Columnists Bob Epstein Sale event success factors

Sale event success factors

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So you’re thinking about running a sale event in your store. Maybe you want to move dated or slow moving inventory. Maybe you need to increase store traffic. You might even be thinking about retirement and closing your store. All good reasons for a sale. So, if you run a sale, how well will it do? What impact will it have on cash flow and your bottom line?

There are several factors that will help in determining how successful your sale event may be. Analyzing historical sales data for your store over the same period of time that you plan to run the sale is a good starting point.  Historical numbers will give you a baseline to determine how a sale might improve your business. But beyond that there are several other factors which strongly influence the success of the sale: seasonality; store history and reputation; the theme of the sale; the propensity of the store to discount and run other sales; and the state of the national and local economy.

Seasonality.  Typically a third of annual jewelry sales are generated during the November-December holiday time frame, and much of that volume is done 10 days prior to Christmas.  But January is also a strong sales month as many shoppers look to spend gift cards and work bonuses. Sales tend to spike again around Valentine’s Day and continue on into the spring with Mother’s Day, graduations and the traditional spring wedding season. For most jewelers, summer is the pits. Even with a strong theme, good advertising and discounting it’s hard to move merchandise in July and August. There are exceptions, of course - most notably summer vacation resort destinations whose season mirrors that of the traditional jeweler.

Reputation. Stores that have been in the same location for over five years and have built a good reputation for customer service have a big advantage over newer establishments.  For this reason, grand opening sale events for independent jewelry stores are a challenge. Unlike the big box, brand name stores with their hefty advertising budgets to announce the opening of a new location, customers tend to steer away from unknown, independent entities when it comes to buying jewelry.

An established store will hopefully have built a strong customer mailing list and can use this list to promote their sale event.  And when it comes to inventory, independent jewelers also have a distinct advantage in being able to offer unique and different products. Having inventory that is distinctive will set your business and brand apart from the chains and can be an important building block in running a sale event.

Discounting. A store that is continually discounting or running promotional sales will have a tough time running another significant sale event targeting price points. They become known as a discounter and the impact of a sale event is less meaningful.  It’s a matter of credibility with the buying public. By contrast a store that rarely runs a sale and is not known for discounting will have a far better chance of success in getting a customer’s attention; sale discounts are meaningful - not just part of the normal course of business.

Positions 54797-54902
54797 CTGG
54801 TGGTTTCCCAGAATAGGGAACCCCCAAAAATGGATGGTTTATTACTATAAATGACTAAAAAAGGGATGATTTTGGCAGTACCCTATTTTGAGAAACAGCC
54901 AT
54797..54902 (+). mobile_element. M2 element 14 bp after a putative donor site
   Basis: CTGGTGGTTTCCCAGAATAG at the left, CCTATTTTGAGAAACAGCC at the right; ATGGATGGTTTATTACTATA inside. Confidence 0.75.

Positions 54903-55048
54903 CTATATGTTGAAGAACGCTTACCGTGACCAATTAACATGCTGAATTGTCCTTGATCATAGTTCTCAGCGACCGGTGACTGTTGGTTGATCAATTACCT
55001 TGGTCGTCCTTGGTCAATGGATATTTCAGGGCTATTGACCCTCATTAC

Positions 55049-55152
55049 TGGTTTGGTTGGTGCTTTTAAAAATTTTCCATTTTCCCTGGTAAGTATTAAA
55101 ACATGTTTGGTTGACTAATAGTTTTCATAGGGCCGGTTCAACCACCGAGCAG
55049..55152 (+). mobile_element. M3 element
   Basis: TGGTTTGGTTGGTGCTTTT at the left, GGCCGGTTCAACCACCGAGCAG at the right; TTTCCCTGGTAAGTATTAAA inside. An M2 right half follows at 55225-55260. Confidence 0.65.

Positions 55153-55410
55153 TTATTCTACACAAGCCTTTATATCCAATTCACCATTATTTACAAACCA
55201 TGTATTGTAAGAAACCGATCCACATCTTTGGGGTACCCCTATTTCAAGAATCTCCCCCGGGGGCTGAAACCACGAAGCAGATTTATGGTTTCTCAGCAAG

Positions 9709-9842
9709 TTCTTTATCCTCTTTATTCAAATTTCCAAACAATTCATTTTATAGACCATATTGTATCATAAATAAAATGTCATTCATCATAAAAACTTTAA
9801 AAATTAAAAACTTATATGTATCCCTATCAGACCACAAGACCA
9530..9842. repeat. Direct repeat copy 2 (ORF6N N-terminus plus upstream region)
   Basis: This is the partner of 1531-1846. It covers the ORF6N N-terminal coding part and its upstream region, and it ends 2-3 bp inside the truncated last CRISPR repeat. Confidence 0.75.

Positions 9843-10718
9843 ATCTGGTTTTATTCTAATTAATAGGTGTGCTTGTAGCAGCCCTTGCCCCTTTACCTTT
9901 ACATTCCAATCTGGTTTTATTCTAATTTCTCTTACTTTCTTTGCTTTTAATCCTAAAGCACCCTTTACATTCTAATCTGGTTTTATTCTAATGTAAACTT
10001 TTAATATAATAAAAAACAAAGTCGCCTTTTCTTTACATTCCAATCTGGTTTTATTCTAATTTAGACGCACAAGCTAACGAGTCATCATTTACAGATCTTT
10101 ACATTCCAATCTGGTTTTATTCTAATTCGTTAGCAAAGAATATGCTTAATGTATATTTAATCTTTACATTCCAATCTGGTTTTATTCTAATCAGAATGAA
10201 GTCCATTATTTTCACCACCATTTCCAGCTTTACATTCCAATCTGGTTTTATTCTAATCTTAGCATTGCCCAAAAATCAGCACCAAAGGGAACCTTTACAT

Sale theme. This brings us to the most important factor in the success of any sale event:  the theme of the sale. Over the last decade the American buying public has been educated and has been accustomed to looking for deals - especially in the recent economy. Store closing or store retirement sales are the best in terms of getting the public’s attention and moving significant amounts of merchandise. Customer loyalty is a key factor with store closing sales as store owners can appeal directly to their base of business offering private sale incentives for their best customers as a reward for their patronage over the years.

Store closing and retirement sales are the most effective themes, but there are a variety of promotional themes that work including anniversary or trade liquidation type events. Again the reputation and history of the store are key factors in predicting the success of the sale.

The national and local economy. You can lead a horse to water, but you can’t make him drink. Likewise you can advertise, discount and generate additional store traffic, but you have no control over the buying mood of the public. It’s been our observation over the last five years that while the response of the buying public may be marginal in some areas of the country; in others the response has been good. It just depends. While you cannot control the state of your local economy, you should be aware that it’s obviously a factor in determining the outcome of a sale event.

When planning a store wide sale event it’s important to take into account the impact of seasonality, store history and reputation, the theme of the sale, the propensity of the store to discount and run other sales and even the state of the national and local economy. A well planned and professionally conducted sale event can generate additional store traffic to help increase sales and positively impact your cash flow.

Bob Epstein is CEO of Silverman Jewelers Consultants. Since 1945, Silverman has been considered one of the premier sales consulting firms to the jewelry industry, specializing in improving cash flow and maximizing the recovery on distressed inventory through professionally conducted sale events. Bob can be reached at 800-347-3258 or by e-mail at This e-mail address is being protected from spambots. You need JavaScript enabled to view it .

 
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